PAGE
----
[2011, on Anaconda (1997)] We got to go to Brazil on that. We're in Brazil on the Amazon River. The funny thing is, I used to have a fourth-grade teacher, Mrs. Henley, who was anal about the Amazon River. She would always be crazy about it. She would say, "The Amazon this" and "The Amazon that," and I'm like, "Who gives a shit? I didn't care about the Amazon River. Forty years later, I'm doing "Anaconda" on the damn Amazon River. I'm sitting there, and Jon Voight, [Jennifer Lopez], Ice Cube are all asking questions, and I knew all the answers. They thought I was the smart guy. I know all about this! Thank you, Mrs. Henley.
[2011, on Heat (1995)] Yeah, that was the shit. That was unreal. Me and Eddie Bunker walked on that set as armed-robbery consultants. What a job. I ran into Michael Mann, and he knew me from a movie called Drug Wars: The Camarena Story (1990) that me and him did years ago. Then he also knew my uncle who's in Folsom, because he did a movie called The Jericho Mile (1979).. So Michael Mann says, "Come on, Danny, I want you to meet a couple of guys you're going to be working with." I walk into a room with Robert De Niro, Al Pacino, Val Kilmer, Jon Voight. I just said, "Wow." I could not believe it. And then he says, "Here," and that's where I got that role.
[2011, on Baywatch (1989)] Wow. Red bathing suits. I couldn't believe that show. I'd be sitting in Venice, looking at all these girls running around and thinking, "They're paying me for this. Thank you, Jesus." You know what I mean? "I wish the guys in prison could see me right now." But what was amazing was about five years later, I went to Paris, and there's this big crowd at the airport. They're all waiting to see me. I'm thinking one of my movies, right? They know me from "Baywatch". "You were on 'Baywatch'!" I believe that thing was all over the world.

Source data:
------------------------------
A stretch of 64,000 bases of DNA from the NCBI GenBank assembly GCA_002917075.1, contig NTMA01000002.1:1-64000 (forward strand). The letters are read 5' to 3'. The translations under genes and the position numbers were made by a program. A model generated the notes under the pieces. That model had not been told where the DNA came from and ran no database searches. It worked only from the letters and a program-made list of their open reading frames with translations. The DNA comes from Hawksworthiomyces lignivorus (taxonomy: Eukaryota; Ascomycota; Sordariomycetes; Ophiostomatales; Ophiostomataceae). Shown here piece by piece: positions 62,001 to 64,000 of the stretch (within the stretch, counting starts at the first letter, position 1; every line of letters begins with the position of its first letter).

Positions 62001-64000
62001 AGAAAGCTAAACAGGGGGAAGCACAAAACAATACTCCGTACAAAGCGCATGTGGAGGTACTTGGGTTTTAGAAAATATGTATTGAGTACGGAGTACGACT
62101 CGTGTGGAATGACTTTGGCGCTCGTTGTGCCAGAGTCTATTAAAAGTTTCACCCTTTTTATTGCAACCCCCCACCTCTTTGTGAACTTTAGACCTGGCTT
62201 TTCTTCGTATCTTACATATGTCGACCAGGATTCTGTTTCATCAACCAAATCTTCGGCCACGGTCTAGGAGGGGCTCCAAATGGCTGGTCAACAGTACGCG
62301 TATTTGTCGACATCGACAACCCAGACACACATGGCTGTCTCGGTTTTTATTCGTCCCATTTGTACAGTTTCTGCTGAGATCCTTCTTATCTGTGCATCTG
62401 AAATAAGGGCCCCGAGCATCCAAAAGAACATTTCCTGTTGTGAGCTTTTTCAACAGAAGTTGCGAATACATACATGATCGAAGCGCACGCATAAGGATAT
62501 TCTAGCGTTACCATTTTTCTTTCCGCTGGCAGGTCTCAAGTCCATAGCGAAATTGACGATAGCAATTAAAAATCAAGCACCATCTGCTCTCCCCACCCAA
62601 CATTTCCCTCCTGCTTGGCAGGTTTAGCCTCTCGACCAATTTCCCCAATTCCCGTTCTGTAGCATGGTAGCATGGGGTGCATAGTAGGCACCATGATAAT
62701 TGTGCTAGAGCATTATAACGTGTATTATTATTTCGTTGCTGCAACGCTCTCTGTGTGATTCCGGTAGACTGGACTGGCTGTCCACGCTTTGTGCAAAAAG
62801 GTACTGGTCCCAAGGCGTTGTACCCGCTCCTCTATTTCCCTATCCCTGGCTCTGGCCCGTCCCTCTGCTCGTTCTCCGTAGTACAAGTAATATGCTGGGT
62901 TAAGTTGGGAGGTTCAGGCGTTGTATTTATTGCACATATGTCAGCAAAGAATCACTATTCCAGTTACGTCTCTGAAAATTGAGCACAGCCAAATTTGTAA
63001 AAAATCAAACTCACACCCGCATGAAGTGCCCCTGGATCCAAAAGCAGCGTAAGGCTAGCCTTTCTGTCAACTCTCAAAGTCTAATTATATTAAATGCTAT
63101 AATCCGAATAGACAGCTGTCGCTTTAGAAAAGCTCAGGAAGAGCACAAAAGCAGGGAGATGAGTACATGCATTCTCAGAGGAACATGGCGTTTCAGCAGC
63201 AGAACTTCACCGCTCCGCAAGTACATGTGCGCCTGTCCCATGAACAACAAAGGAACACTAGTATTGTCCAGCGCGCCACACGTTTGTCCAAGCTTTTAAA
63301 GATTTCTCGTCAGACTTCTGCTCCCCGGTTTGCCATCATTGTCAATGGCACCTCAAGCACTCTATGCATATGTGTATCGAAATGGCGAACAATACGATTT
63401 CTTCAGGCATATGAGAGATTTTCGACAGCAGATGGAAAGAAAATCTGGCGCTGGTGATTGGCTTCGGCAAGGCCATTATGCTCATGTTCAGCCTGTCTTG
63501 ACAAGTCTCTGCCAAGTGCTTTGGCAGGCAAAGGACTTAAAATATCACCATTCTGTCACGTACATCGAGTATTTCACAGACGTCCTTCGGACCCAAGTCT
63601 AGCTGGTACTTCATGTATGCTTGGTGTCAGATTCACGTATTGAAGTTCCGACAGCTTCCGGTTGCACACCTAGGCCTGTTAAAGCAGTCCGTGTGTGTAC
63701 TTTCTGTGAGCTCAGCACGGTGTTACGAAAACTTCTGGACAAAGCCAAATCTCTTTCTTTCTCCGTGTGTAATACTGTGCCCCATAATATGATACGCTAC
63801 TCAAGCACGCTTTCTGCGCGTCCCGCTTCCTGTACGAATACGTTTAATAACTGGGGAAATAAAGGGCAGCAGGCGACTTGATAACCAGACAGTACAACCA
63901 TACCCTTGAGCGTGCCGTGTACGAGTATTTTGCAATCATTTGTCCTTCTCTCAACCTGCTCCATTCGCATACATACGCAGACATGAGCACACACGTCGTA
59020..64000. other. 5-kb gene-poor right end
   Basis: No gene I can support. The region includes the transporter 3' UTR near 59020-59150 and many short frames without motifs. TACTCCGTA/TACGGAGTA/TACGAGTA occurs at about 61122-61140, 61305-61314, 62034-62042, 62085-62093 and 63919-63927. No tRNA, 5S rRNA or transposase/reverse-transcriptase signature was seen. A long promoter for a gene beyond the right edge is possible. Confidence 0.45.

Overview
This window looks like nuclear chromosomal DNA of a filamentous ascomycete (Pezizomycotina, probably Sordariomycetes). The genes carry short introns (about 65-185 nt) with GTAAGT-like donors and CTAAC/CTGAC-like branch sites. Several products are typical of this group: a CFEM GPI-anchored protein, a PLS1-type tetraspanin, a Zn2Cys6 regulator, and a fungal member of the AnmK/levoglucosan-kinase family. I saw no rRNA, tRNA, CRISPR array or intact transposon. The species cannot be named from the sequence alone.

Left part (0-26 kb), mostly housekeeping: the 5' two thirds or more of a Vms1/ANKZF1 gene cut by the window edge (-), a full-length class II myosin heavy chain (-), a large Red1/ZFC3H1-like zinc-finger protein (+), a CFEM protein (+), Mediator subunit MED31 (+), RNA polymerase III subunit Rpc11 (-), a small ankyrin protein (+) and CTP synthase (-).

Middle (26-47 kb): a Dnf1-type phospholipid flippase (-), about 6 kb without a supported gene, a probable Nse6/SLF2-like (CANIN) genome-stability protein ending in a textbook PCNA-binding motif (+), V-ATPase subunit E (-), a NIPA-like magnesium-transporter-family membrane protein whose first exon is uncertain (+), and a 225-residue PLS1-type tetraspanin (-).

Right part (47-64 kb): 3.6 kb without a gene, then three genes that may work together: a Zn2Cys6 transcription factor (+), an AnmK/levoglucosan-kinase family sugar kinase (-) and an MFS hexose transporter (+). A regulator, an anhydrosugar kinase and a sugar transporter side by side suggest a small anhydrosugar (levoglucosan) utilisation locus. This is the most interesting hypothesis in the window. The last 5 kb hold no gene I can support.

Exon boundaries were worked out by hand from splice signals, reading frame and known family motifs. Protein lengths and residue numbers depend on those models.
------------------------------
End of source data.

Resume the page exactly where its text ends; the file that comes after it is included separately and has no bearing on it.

[2011, on Marked for Death (1990)] Steven Seagal, He was cool. He's all macho, "I got bigger nuts than you." But he was cool. He was all right. He kept trying to get me to do my own stunts. I went, "Ah, hell no. They got this guy who looks just like me." At times he would get overzealous, you know what I mean? You do your own stunts as an actor, and you end up getting hurt. It's not your job. You've got stunt guys. Stunt guys make a lot of money.
[2011, on Con Air (1997)] "Con Air!". You don't know how many people scream that to me at Target. "Hey! Johnny-23!" So a lot of people watched that movie. That was a lot of fun. The only problem: the biggest case of testosterone I've ever been in. It was 30 guys all trying to be bad-asses. It was so weird. If you would spit, somebody would spit a little farther. Pretty soon, you've got 40 people trying to see how far they can spit. If you did a push-up, somebody would do two, then three, then four. It was like a competition of who was the baddest ass. It was funny.
[on being raised by his parents and extended family of paternal aunts and uncles] It's kinda like Shirley Temple and John Wayne went to war. And what you see is a result of John Wayne winning.
[said in prayer, upon realizing that he was ready to turn his life around after being placed in solitary confinement following a riot at Soledad prison on May 5, 1968] God, if you're there, then it's gonna be alright. And if you're not, I'm screwed.